Owning any stock involves risk. Sometimes it is the risk of specific events. Apple Computer, Inc. (AAPL) is a good example.
The loss of Steve Jobs as CEO is obviously a negative for the stock. He has been a visionary leader, and that has been recognized by the market.
Precisely what does his loss mean, and how should investors react?
I have been very accurate about Apple, a big, multi-year winner for me. I have written about it fairly often, most recently in July when I explained why people would probably miss big gains if they tried to trade around the 200-day moving average, then about 335. I have about twenty other articles, mostly illustrating why it is better to own this stock on valuation rather than try to time the market. Here is one from 2006, when the stock was trading about 60.
Apple is a good illustration of why earnings-based fundamental analysis pays off in the long run. That is why I have written about it so often.
There are two different ways to think about Apple — the story and the data.
Many people focus on the drama, the product introductions and the human story. This happens for many reasons, but here are the most important:
- You can write many articles about products, reviews, and innovations.
- Everyone is a (self-described) expert on these topics, so all can join in.
- The stock is volatile, providing a lot of opportunity to draw charts and offer technical opinions.
- The ever-present threat of losing Steve Jobs was itself a source of rumors and trading opportunities.
You could also focus on the data, the greatest growth story of our time. Most people did not know how to analyze the stock correctly. Here are three incorrect methods, all frequently cited by many pundits:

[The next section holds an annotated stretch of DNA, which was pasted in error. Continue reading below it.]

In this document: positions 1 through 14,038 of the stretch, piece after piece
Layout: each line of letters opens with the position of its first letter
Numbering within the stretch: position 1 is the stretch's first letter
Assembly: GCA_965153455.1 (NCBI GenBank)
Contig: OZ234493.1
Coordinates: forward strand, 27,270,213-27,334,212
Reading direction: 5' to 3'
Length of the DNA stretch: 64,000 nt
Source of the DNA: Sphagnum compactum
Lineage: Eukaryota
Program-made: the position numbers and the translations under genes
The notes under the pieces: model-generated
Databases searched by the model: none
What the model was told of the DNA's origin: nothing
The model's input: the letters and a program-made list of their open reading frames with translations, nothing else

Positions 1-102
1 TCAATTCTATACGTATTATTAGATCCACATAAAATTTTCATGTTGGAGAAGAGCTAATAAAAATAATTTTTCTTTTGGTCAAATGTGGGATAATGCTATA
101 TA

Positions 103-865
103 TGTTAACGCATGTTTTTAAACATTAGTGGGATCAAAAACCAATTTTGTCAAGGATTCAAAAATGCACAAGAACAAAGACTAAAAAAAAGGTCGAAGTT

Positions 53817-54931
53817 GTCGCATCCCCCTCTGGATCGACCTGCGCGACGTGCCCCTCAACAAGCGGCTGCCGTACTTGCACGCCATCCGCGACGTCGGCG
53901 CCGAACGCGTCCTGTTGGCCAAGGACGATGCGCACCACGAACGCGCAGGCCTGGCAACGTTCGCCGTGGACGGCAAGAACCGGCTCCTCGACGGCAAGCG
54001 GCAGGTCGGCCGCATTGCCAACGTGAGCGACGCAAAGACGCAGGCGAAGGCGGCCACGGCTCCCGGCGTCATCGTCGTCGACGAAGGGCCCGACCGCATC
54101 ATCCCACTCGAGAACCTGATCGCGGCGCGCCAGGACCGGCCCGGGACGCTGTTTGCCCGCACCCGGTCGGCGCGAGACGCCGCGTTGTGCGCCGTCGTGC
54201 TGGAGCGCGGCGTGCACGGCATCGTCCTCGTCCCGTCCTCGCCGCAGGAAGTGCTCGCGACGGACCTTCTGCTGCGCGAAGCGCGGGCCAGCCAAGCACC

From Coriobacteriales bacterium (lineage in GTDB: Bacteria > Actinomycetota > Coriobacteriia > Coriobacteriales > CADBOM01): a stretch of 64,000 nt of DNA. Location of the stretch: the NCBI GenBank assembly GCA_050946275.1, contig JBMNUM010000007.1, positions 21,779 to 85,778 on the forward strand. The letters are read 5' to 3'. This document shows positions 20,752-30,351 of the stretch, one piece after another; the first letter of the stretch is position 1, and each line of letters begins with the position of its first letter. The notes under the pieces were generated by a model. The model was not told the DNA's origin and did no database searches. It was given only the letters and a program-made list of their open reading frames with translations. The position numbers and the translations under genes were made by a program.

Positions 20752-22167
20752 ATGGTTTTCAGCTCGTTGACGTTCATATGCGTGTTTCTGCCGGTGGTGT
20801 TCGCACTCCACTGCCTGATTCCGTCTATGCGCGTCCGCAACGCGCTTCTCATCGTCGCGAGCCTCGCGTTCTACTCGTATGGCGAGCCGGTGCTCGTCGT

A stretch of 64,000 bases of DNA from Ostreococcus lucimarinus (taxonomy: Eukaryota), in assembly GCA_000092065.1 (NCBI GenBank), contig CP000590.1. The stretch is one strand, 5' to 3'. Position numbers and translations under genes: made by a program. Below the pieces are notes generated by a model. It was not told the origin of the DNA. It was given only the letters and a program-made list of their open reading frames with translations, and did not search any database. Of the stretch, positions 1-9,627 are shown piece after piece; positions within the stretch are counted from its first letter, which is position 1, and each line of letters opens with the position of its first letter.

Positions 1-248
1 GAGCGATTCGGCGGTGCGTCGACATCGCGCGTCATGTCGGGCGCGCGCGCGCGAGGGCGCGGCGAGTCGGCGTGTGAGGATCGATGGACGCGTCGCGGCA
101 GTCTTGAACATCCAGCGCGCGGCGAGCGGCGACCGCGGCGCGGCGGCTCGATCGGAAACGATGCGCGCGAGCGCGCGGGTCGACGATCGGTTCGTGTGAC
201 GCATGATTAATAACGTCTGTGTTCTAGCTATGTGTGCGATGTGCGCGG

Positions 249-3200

- Take a PE ratio without adjusting for the cash on the books.
- Do some Shiller-style ten-year, backward-looking method — guaranteed to make the company look expensive until it is too late to buy.
- Try to apply Tobin's Q. What do you suppose is the "replacement value" for Apple?
The Conclusion for Apple
Regular readers know that I endorse data over the "story," but let's try to pay attention to both. Investors should have expected this. I did my own research a year ago, verifying that the new product stream was not dependent upon Jobs. As an investor, I knew that there would someday be bad news, but it was something to be expected. There was no way to time this. If you worried about the eventual bad news, you would have missed (at least) the last 100 points in the stock.
The illustration of the differing perspectives comes from a timely and helpful discussion on CNBC.
From James Altucher we have the data. "The stock trades for 12 times forward earnings, has 80 billion in cash, and 100% earnings growth. Meanwhile, the platform is all there. They are going to continue to sell iPads. They are going to continue to sell iPhones…"
From Jon Fortt we have a good take on the story. He does a very nice job of describing the special qualities of Jobs — in negotiating costs, making new deals, and getting the most from his team. While he is important for innovation, that is not the whole story. Fortt also notes that Tim Cook has some of these same qualities.
While there will be many stories tomorrow morning, this video captures the key elements to consider.
Investment and Market Implications
If you have been waiting for an entry point in Apple, you now have it. There will also be market implications since AAPL is the largest stock in the S&P and the QQQ's.
The issue of "headline risk" is one that we must deal with every day.
Reading the headlines is guaranteed to send you to the sidelines. Does that fit with your future?